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SEC Filings

10-Q
INCONTACT, INC. filed this Form 10-Q on 11/09/2016
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In January 2016, the FASB issued ASU 2016-01, “Recognition and Measurement of Financial Assets and Liabilities.” This pronouncement will change the income statement impact of equity investments held by an entity, financial liabilities under the fair value option and the presentation and disclosure requirements for financial instruments.  This ASU is effective in fiscal years beginning after December 15, 2017 and early adoption of some provisions are permitted. The Company is currently assessing the impact of this new standard on our consolidated financial statements and related disclosures.

 

In February 2016, the FASB issued ASU 2016-02, “Leases (Topic 842),” which requires recognition on the balance sheet of assets and liabilities related to the rights and obligations created by leases with a term of more than 12 months.  Consistent with current GAAP, the recognition, measurement and presentation of expenses and cash flows arising from a lease will depend on its classification as a finance or operating lease.  However, the new guidance differs from current GAAP in that it requires both types of leases to be recognized on the balance sheet.  Related disclosures will include both qualitative and quantitative requirements to help investors better understand the amounts recorded in the financial statements. This ASU is effective in fiscal years beginning after December 15, 2018 and early adoption is permitted.  The Company is currently assessing the impact of this new standard on our consolidated financial statements and related disclosures.

In March 2016, the FASB issued ASU No. 2016-09, “Improvements to Employee Share-Based Payment Accounting.” The objective of this update is to simplify several aspects of accounting for employee share-based payment transactions, including the income tax consequences, classification of awards as either equity or liabilities, and classification on the statement of cash flows.  This update is effective in fiscal years beginning after December 15, 2016 and early adoption is permitted. The Company is currently evaluating the effect that the updated standard will have on its consolidated financial statements and related disclosures.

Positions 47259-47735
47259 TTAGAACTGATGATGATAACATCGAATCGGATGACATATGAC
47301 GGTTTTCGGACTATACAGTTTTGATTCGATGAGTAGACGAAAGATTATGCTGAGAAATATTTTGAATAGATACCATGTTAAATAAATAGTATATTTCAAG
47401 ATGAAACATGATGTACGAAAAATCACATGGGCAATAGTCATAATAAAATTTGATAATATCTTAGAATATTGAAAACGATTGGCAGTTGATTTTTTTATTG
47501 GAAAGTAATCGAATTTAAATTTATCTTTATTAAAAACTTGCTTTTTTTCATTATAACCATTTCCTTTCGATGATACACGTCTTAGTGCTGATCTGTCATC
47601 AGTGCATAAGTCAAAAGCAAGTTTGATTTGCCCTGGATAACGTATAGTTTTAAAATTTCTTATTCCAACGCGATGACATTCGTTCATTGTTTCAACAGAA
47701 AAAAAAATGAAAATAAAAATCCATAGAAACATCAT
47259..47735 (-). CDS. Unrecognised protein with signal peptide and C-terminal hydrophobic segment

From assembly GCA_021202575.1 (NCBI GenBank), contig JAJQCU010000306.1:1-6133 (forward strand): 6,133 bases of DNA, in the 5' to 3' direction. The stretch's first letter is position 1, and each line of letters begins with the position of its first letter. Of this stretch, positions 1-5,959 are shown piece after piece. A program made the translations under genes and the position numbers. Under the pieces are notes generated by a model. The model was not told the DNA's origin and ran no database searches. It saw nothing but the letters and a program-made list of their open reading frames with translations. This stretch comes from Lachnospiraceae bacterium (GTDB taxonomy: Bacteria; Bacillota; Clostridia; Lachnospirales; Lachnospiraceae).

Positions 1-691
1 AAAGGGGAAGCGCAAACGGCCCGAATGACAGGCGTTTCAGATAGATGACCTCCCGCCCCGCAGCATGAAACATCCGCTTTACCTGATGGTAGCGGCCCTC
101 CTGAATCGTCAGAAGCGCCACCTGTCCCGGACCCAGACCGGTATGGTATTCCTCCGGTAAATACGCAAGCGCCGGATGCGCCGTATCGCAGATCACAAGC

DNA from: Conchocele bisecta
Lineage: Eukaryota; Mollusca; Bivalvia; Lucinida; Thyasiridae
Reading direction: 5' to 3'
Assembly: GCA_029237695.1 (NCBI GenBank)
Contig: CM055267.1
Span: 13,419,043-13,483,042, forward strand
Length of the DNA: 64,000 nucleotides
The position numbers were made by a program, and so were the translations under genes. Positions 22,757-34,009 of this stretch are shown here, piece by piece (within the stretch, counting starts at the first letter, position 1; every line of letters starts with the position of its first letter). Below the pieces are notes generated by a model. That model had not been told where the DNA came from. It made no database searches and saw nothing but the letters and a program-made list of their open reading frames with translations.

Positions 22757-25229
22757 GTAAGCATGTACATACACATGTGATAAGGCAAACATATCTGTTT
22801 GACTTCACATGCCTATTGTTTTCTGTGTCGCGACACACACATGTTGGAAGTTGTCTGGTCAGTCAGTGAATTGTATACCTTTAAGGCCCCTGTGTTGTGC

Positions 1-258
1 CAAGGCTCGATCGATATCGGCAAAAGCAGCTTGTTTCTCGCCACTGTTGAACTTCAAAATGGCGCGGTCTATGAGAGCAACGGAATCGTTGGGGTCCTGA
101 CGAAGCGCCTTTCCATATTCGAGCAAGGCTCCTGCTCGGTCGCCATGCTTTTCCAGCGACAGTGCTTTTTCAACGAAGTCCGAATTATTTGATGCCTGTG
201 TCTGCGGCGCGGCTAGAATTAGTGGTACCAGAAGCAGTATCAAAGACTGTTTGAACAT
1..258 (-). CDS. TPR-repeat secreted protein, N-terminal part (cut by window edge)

In June 2016, the FASB issued ASU No. 2016-13: Financial Instruments - Credit Losses (Topic 326): Measurement of Credit Losses on Financial Instruments. This update adds to U.S. GAAP a current expected credit loss impairment model that is based on expected losses rather than incurred losses, requiring consideration of a broader range of reasonable and supportable information to inform credit loss estimates. Under the new guidance, an entity recognizes as an allowance its estimate of expected credit losses, which the FASB believes will result in more timely recognition of such losses. This update is also intended to reduce the complexity of U.S. GAAP by decreasing the number of credit impairment models that entities use to account for debt instruments.   This ASU is effective in fiscal years beginning after December 15, 2019 and early adoption is permitted after December 15, 2018.  The Company is currently evaluating the impact of this update on the consolidated financial statements and related disclosures.

In October 2016, the FASB issued ASU No. 2016-16, Intra-Entity Transfers of Assets Other Than Inventory.  This update requires that income tax consequences are recognized on an intra-entity transfer of an asset other than inventory when the transfer occurs. The standard is effective in fiscal year beginning after December 15, 2017 and early adoption is permitted.  The Company is currently evaluating the impact of this update on the consolidated financial statements and related disclosures.

We reviewed all other recently issued accounting standards to determine their effects, if any, on the consolidated financial statements.  Based on that review, we believe that none of these standards will have a significant effect on current or future results of operations.

 

 

NOTE 2. BASIC AND DILUTED NET LOSS PER COMMON SHARE

Basic earnings per common share is computed by dividing the net loss applicable to common shareholders by the weighted-average number of common shares outstanding during the period. Diluted earnings per common share is computed by dividing the net loss by the sum of the weighted-average number of common shares outstanding plus the weighted average common stock equivalents, which would have been outstanding if the potentially dilutive securities had been issued. Potentially dilutive securities include outstanding options, unvested restricted stock awards, and potential shares from Convertible Notes. The dilutive effect of potentially dilutive securities is reflected in diluted earnings per common share by application of the treasury method.

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